In a Christian subculture that often privileges the extraordinary, a real temptation exists to discount the mundane — and perhaps rarely more so than at the end of summer.
Summer can throw us off-kilter. “Mountaintop experiences” — whether through mission trips, summer camps, or periods of spiritually-intense isolation in natural beauty — can give us an extraordinary sense of God’s presence — and an unusual sense of power, clarity, and courage. These moments, of course, are important. But privileging them may contribute to our discouragement when the power seems to fade.
When we return to the mundane world of everyday challenge, we can become disheartened. This is because we fundamentally tend to undervalue the power of ordinary spiritual life. We fail to grasp the reality that the ordinary Christian life is the result of the uncommon working of God’s Spirit. We need to eclipse the relatively rare mountaintop experience with a clearer vision of the vital, gracious, and personal nature of the Spirit’s ordinary work.
Ordinary and Extraordinary
During the summer of 1738, in a sermon titled “Love More Excellent Than Extraordinary Gifts of the Spirit,” Jonathan Edwards contrasted the Holy Spirit’s extraordinary and ordinary work.
Prophecy, the working of miracles, healing, and the other miraculous gifts mentioned in 1 Corinthians 12–14 were gifts of power — extraordinaryinfluences given to illustrate the awesome capacity of God. These gifts were great privileges occasionally given throughout Israel’s history (and especially to her leaders), “bestowed as tokens of God’s extraordinary favor and love, as it was with Daniel” (Works of Edwards, 8:157).
Edwards distinguished these extraordinary influences from the ordinaryinfluences of the Spirit — the work that the Spirit continually did in the lives of God’s elect to convict them of sin, to free them from idolatry, and to bring about in them love of God’s beauty, faith in his trustworthiness, and hope in his promises. These ordinary influences were uncommon, since God poured them out through the Spirit only on those adopted as children in Christ.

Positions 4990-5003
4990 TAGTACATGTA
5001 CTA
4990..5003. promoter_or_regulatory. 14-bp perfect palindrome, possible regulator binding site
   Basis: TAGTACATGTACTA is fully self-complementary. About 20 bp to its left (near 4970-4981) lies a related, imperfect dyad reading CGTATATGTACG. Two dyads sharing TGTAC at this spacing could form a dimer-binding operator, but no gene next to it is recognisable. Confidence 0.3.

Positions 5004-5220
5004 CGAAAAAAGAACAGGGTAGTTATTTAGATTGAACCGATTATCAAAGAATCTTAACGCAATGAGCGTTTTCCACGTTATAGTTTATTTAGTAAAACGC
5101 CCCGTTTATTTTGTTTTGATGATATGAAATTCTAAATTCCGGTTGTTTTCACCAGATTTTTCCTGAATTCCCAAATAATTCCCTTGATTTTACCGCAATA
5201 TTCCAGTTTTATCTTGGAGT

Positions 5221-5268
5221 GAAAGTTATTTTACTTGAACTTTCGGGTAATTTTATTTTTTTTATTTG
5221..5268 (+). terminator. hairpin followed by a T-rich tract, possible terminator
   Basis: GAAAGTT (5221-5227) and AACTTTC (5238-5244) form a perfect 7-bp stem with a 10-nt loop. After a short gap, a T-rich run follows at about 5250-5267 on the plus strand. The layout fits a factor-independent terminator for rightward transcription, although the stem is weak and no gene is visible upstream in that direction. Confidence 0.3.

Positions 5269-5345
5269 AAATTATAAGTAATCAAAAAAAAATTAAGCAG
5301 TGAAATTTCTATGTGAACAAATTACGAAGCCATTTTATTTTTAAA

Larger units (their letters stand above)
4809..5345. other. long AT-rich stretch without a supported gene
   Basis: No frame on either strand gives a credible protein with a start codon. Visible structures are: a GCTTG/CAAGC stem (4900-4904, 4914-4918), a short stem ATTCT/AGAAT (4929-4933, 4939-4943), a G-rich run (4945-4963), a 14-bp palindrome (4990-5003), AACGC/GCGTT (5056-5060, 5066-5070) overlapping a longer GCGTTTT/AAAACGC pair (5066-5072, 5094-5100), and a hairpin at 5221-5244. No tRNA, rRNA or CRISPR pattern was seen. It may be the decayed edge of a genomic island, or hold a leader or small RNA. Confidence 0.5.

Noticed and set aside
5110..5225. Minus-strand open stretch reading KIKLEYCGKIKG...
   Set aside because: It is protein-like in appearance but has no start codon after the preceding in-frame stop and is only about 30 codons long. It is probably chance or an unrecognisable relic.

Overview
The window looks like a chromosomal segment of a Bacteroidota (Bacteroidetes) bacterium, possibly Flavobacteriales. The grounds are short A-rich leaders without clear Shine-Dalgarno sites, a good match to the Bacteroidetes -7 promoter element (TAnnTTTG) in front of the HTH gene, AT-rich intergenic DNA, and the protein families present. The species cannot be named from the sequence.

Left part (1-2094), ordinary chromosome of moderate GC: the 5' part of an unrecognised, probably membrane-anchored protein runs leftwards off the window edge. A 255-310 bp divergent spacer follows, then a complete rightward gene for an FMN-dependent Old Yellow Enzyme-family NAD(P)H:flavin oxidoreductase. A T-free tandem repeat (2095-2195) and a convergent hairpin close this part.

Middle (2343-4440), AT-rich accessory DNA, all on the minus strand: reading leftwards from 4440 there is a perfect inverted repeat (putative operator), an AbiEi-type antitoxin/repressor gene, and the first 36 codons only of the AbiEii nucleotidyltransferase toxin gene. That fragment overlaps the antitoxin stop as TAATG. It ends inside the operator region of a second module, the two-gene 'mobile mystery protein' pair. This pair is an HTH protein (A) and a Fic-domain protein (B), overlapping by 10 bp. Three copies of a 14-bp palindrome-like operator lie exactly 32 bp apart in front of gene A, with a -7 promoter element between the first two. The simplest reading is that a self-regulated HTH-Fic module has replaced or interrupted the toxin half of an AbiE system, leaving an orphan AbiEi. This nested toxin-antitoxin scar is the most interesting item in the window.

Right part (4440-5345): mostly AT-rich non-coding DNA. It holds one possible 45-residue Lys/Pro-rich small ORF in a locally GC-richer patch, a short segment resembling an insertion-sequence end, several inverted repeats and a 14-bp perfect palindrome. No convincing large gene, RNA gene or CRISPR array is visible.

Common and Uncommon
Edwards labored to make an important distinction: extraordinary operations of the Spirit are common both to the believer and unbeliever alike. The Spirit can work in such a way that religious affection, illuminations, enlightenings, conviction of sin, sorrow, and gratitude do not result in salvation. Edwards argued that even though these operations of the Spirit can be extraordinary, they are still common, evidenced by the fact that “many bad men” can have them (Matthew 7:22; Works, 8:154).
Edwards notes that Balaam, Saul, and Judas were all empowered to do mighty works, since “the extraordinary gifts are what God sometimes bestows on those for whom he has no love, but whom he hates: which is a sure sign that the other is an infinitely more precious and excellent gift than these” (8:160).
Don’t Despise the Ordinary
While Edwards’s insight is particularly important as we think about the display of the spiritual gifts, it also has bearing on how we value our own spiritual experiences. We need not be suspicious of what we feel in mountaintop experiences — but those feelings will fade. Instead, we must deepen our sense of wonder for the ordinary but uncommon gifts of God in all of life — especially the mundane.
The ordinary but uncommon grace of God in the heart “is a gift of the Holy Ghost peculiar to the saints” (8:160). This uncommon grace is the demonstration of God’s personal, particular, deep, abiding, invigorating love in your life. The bestowal of this ordinary grace is God giving you his very self.
“When the Spirit by his ordinary influence bestows saving grace,” Edwards writes, “he therein imparts himself to the soul in his own holy nature; that nature on account of which he is so often called in Scripture the Holy Ghost or the Holy Spirit” (8:158; emphasis added). This saving grace and holy nature “is that in which the spiritual image of God consists” (8:159).
Nearly eight years after his sermon series on 1 Corinthians 13, Edwards returned to this vital distinction:
“The inheritance that Christ has purchased for the elect, is the Spirit of God; not in any extraordinary gifts, but in his vital indwelling in the heart, exerting and communicating himself there, in his own proper, holy or divine nature: and this is the sum total of the inheritance that Christ purchased for the elect.” (2:236)
In the same way that “the ordinary influence of God’s Spirit, working saving grace in the heart” is “a more excellent blessing than any of the extraordinary gifts of the Spirit,” our consciousness of the moment-by-moment indwelling of the very Spirit of God is a more satisfying, empowering feeling than any mountain-top experience (8:152).
Edwards is known for his major theological works, but many readers will find a more inviting point of entry in his pastoral writings. Consider beginning with his sermon series on 1 Corinthians 13, Charity and Its Fruits. Nearly all of Edwards’s works are now available online, free of charge, through the Edwards Center at Yale University. Serious scholars can own Edwards’s 26-volume works in digital format.